Appreciating the mystery of “Endeavour” as the detective prequel approaches the end | Salon.com

After 10 years as the youthful version of a great TV detective, have we taken Shaun Evans’ Morse for granted?

By Melanie McFarland, Published June 19, 2022 3:30PM (EDT)

Shaun Evans as Morse in “Endeavor” (Courtesy of Mammoth Screen and MASTERPIECE)

Sometimes I contemplate an alternate timeline where “Sherlock” never existed and wonder whether “Endeavour” and its star Shaun Evans may have claimed whatever secret chamber in our hearts that Benedict Cumberbatch’s detective conquered.

The two detectives have a few things in common, after all. Sherlock Holmes and Endeavour Morse are two of many crime-solvers adapted from literature featured under the “Masterpiece Mystery!” tent recently interpreted as younger men in their prime.

Each has a long relationship with television, although Holmes’ overcoat has been worn by an assortment of actors. Morse is associated with two: Evans and the late John Thaw, who originated the character in “Inspector Morse,” which aired from 1987 through 1993, and was revived for five special installments that ran between 1995 and 2000.

Source: Appreciating the mystery of “Endeavour” as the detective prequel approaches the end | Salon.com

The Organization of Your Bookshelves Tells Its Own Story – The Atlantic

The complexity of the human heart can be expressed in the arrangement of one’s books.

By Leslie Kendall Dye, June 19, 2022, 7 AM ET

Getty ; The Atlantic

My father loved books more than anything else in the world. He owned about 11,000 of them at the time of his death, in March of 2021, at 83 years old.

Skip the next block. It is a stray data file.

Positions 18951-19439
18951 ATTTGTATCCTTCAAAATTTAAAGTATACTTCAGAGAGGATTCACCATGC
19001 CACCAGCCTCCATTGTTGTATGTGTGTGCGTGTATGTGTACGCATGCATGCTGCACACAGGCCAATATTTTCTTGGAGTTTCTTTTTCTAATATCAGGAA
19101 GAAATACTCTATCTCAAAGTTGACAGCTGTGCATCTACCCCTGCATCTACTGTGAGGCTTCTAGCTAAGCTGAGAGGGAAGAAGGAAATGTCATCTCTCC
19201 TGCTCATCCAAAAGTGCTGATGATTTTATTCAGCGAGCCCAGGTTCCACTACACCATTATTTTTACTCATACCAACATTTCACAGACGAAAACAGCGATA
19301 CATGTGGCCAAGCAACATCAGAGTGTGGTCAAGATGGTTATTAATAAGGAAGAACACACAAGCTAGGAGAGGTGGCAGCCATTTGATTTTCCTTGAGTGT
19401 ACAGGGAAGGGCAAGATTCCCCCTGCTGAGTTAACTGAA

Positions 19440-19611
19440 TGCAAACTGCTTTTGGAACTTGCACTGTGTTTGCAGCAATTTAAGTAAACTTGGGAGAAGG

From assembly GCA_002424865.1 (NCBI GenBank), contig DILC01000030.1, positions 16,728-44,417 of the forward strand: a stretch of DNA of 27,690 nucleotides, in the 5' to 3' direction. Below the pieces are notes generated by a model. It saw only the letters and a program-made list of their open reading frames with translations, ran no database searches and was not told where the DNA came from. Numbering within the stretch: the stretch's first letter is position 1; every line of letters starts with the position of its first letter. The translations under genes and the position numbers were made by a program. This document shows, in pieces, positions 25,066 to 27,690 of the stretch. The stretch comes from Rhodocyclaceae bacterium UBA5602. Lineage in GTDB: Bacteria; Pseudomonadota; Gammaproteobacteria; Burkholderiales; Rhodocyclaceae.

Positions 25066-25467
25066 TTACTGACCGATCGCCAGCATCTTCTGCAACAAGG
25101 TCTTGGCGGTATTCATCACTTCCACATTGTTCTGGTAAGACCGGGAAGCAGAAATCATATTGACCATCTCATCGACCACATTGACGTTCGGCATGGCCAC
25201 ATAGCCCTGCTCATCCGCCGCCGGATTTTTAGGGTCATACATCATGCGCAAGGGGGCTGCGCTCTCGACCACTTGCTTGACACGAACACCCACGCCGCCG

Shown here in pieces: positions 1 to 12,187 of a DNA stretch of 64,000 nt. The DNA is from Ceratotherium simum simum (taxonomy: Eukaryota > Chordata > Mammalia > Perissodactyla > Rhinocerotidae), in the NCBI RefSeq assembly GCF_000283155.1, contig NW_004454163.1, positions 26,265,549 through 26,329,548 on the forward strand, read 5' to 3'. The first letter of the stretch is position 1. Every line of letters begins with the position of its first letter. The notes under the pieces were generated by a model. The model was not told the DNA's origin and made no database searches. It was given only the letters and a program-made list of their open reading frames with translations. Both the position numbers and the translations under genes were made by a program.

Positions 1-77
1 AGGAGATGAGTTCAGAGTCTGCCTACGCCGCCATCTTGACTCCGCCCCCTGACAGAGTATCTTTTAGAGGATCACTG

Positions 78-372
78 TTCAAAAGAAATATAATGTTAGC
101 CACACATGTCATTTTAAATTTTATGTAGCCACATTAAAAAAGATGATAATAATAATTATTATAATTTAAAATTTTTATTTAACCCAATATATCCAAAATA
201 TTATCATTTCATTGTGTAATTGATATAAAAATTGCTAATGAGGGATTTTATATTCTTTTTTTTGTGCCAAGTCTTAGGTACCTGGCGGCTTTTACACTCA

There were books in his living room and bedroom, books in the hallways and closets and kitchen. Sometimes I stop in the center of my own home like a bird arrested in flight, entranced by the books that line my walls. I live in a small Manhattan apartment, and I, too, have books in the living room, the bedroom, the hallway, the closets.

Often, I stare at them because I’m puzzling over their geography. I wonder if I’ve placed any book in the wrong spot, according to an emotional map I’ve made of my bookshelves. As I gaze at the titles, the associations come tumbling out.

Tennessee Williams’s Memoirs is next to a biography of Patrick Dennis called Uncle Mame, because Williams and Dennis had many things in common: Pathos. Cruel fathers. Spectacular female characters. A Dictionary of Yiddish Slang & Idioms is next to Heartburn because, however secular Nora Ephron was, her humor comes from deep within her Jewishness.

The Lord of the Rings is between Time and Again and Rosemary’s Baby because I like how they form a triumvirate of fantasy stories that have nothing in common save my personal opinion that they are the finest of their genre. (Many would argue that Rosemary’s Baby belongs in horror, not fantasy, but my system allows for the blurring of these lines.)

Source: The Organization of Your Bookshelves Tells Its Own Story – The Atlantic

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